Seeds are the unsung heroes of agriculture, and modern varieties provide beneficial traits such as drought tolerance and cooking quality. Some varieties are even designed to provide a platform with which to provide other products, such as seed treatments conferring additional insect and disease protection.
The lack of modern varieties, particularly in developing countries, is a major constraint on smallholder productivity. A commonly quoted figure of 35% penetration of modern varieties in Africa is probably an overestimate and the real figure is closer to 20-25%. As an example there are no modern varieties used on 6 million hectares of sorghum in Mali and the situation is similar for groundnuts.
The roll-out of modern varieties to smallholder farmers in developing countries faces three significant constraints: the lack of a conducive regulatory environment, insufficient locally adapted varieties and the lack of an effective distribution network.
The regulatory environment in many developing countries poses a major obstacle. For example in many African countries the same laws and requirements are applied to seeds which are traded internationally as to those which are not. Gatekeepers such as Variety Release Committees can considerably and unnecessarily slow down the progress of new seeds to the market. This could be addressed in a dialogue between the relevant government authorities and the private sector. Some countries, such as the Philippines, provide examples of a supportive regulatory environment which has led to the development of a vibrant and successful seed market underpinning their agriculture.
Another major challenge is producing seeds in developing countries themselves. Despite shortcomings in the past, the situation is improving through various initiatives from organisations such as AGRA and Syngenta Foundation. For example the African Institute for Plant Breeding has produced 98 PhD plant breeders over 9 years, funded by an $11m grant from AGRA. Through targeted investment, East-West Seed manages to produce 80% of its vegetable seed locally.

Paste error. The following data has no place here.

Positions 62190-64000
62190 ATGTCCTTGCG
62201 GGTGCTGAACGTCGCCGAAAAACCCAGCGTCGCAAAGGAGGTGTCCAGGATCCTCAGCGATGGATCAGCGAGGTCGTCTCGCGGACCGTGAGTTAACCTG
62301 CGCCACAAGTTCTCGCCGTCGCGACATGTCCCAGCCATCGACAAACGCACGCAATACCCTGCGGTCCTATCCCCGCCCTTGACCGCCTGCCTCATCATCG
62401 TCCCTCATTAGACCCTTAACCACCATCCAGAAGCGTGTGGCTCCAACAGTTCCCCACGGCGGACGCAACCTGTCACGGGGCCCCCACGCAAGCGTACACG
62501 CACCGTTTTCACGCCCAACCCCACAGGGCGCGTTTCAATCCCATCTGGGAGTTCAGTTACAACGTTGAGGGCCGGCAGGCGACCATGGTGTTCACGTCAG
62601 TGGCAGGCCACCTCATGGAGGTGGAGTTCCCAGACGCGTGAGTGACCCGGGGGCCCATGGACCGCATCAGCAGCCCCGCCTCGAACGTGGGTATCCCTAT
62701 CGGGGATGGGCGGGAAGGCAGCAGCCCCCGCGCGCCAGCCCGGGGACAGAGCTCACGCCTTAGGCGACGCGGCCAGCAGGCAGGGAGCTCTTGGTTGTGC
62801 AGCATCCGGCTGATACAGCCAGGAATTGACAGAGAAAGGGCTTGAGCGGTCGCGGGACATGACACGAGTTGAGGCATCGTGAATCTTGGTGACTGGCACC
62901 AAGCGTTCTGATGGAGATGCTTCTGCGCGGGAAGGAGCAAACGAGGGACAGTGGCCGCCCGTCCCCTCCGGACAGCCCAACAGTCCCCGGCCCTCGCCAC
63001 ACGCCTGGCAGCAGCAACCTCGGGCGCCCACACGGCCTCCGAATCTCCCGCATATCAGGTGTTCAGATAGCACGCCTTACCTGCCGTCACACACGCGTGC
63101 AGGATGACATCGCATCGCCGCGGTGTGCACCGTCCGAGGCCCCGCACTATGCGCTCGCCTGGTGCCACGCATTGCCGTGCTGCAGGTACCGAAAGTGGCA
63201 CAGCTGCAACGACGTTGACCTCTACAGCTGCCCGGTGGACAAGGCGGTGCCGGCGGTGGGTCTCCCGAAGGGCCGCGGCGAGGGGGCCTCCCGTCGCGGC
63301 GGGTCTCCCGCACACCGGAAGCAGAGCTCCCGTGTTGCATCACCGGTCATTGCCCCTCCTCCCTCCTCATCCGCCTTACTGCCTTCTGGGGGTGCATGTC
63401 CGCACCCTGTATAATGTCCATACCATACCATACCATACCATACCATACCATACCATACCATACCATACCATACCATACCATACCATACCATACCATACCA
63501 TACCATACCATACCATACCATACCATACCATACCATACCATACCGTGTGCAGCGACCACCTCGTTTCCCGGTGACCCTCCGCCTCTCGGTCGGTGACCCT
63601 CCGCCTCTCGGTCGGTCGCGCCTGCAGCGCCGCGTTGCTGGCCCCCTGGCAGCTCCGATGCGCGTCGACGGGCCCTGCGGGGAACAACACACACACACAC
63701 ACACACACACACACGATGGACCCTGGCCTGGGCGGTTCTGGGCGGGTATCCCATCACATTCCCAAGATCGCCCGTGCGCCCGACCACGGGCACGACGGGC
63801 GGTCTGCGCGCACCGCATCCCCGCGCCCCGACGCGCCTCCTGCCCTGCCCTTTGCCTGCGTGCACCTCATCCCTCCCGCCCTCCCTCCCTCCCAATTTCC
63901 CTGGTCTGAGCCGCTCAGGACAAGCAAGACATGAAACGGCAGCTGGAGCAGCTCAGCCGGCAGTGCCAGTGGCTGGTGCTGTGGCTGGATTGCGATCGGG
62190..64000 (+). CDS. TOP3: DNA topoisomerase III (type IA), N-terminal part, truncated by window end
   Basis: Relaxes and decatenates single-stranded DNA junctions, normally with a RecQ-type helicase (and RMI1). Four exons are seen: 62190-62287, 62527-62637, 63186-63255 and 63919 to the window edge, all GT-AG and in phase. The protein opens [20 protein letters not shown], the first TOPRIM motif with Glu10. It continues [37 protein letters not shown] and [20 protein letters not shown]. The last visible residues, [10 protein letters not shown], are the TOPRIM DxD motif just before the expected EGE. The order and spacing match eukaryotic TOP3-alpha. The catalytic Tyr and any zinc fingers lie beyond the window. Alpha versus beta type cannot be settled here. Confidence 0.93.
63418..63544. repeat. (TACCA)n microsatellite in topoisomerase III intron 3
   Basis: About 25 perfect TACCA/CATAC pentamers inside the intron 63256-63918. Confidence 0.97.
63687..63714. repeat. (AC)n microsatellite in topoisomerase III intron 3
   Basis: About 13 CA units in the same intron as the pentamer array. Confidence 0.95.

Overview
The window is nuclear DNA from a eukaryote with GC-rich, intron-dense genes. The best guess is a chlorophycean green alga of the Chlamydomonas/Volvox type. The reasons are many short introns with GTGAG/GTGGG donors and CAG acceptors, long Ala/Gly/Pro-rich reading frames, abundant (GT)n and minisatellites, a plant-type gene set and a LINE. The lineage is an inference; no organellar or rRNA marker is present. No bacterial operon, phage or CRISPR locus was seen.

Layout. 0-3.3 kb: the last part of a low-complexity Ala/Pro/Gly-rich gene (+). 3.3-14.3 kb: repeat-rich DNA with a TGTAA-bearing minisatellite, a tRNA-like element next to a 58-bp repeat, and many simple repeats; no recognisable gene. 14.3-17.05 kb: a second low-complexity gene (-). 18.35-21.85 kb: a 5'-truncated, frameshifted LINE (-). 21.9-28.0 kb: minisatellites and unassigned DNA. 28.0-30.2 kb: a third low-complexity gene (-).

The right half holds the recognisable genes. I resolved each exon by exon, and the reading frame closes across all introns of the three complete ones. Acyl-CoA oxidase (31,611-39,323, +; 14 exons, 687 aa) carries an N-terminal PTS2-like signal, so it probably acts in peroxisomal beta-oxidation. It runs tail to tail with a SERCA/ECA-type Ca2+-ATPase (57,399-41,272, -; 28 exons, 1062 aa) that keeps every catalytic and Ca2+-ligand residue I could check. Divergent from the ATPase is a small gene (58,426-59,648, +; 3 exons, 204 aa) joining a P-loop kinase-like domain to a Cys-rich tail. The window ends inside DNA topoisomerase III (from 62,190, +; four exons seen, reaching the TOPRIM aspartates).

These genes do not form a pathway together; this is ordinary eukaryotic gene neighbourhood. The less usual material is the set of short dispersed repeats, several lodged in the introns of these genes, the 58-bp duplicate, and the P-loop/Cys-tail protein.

Whilst much seed development is targeted at hybrid crops, open pollinated varieties still have a lot of potential. For example in India, a pulse crop– sometimes considered as an orphan crop – was developed to be more profitable than a hybrid. By increasing the level of germination from 65% to 95%, adding a seed treatment and tamper-proofing the packaging, the price was increased from $2.5/kg to $8/kg.
At the “Future of Small Farms” conference, organised by CABI and the Syngenta Foundation for Sustainable Agriculture on 24-25 January in Basel, AGRA’s Richard Jones suggested that the distinction between the formal and informal seed systems could be dispensed with and ICT tools used to certify and trace seeds produced in the informal sector, similarly to the way GLOBALG.A.P. uses ICTs to track and trace food.
Once the seed is available, the final challenge is finding a route to market. Here the private sector has a role in disseminating publicly produced varieties, as well as its own. Distribution to small farmers requires specific marketing approaches, and East-West Seed is leading the way its mobile seed shops and use of smaller packs.
This article is part of a series covering the issues raised at the “The Future of Small Farms” conference hosted by CABI and the Syngenta Foundation, compiled by Jonathan Shoham. Subscribe to the Plantwise blog to receive notifications of new articles by email.